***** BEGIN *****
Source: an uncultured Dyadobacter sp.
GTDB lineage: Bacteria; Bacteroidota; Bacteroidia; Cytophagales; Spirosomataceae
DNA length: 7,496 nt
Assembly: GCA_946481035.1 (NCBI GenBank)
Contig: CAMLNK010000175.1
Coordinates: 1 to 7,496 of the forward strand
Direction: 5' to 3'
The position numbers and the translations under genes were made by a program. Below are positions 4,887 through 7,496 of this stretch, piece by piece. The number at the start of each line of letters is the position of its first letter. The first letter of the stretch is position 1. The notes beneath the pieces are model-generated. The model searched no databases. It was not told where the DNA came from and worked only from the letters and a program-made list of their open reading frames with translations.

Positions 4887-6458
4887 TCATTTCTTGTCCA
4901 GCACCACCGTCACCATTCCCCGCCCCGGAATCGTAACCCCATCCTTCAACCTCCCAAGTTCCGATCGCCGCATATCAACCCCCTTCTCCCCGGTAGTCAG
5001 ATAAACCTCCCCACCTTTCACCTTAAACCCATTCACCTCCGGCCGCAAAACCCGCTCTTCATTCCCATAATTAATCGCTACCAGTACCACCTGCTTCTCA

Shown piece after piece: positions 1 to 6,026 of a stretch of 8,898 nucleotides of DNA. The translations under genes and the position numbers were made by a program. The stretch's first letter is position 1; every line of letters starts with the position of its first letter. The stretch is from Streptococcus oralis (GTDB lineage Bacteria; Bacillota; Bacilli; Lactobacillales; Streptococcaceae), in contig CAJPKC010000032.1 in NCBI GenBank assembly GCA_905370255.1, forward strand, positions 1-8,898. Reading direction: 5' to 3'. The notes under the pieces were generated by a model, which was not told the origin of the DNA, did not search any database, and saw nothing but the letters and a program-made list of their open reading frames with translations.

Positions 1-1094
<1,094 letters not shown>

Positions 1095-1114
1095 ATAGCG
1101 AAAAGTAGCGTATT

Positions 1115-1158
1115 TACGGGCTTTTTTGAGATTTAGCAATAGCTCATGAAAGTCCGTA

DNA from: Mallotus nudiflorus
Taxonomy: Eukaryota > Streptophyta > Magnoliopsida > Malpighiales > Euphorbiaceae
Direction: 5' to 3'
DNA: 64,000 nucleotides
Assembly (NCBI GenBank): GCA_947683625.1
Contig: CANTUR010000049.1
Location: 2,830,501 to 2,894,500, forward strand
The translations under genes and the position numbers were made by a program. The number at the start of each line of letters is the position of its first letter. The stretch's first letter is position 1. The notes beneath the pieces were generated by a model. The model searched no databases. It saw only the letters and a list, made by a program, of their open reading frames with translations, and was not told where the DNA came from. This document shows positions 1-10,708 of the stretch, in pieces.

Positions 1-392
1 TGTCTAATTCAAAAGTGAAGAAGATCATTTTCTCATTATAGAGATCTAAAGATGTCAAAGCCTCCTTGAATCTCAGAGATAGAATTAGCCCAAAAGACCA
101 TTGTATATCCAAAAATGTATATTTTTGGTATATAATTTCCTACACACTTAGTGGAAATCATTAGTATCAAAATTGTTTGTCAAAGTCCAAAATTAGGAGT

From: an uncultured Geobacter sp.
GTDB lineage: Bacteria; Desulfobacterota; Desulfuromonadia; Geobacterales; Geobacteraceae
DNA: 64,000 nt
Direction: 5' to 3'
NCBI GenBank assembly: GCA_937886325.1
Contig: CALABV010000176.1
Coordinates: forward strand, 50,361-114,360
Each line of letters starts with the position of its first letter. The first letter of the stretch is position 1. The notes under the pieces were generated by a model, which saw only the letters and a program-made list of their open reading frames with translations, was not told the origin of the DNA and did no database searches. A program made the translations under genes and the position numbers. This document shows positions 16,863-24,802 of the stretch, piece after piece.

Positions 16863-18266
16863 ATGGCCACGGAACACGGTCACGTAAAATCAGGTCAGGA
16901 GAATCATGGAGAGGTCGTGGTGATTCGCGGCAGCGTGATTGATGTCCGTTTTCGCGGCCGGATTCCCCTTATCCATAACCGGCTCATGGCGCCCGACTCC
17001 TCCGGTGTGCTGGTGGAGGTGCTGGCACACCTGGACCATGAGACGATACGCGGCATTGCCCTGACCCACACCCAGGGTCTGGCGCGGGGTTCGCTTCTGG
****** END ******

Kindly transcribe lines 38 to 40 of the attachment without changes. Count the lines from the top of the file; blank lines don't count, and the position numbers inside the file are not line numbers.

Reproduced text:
Coordinates: forward strand, 50,361-114,360
Each line of letters starts with the position of its first letter. The first letter of the stretch is position 1. The notes under the pieces were generated by a model, which saw only the letters and a program-made list of their open reading frames with translations, was not told the origin of the DNA and did no database searches. A program made the translations under genes and the position numbers. This document shows positions 16,863-24,802 of the stretch, piece after piece.

Positions 16863-18266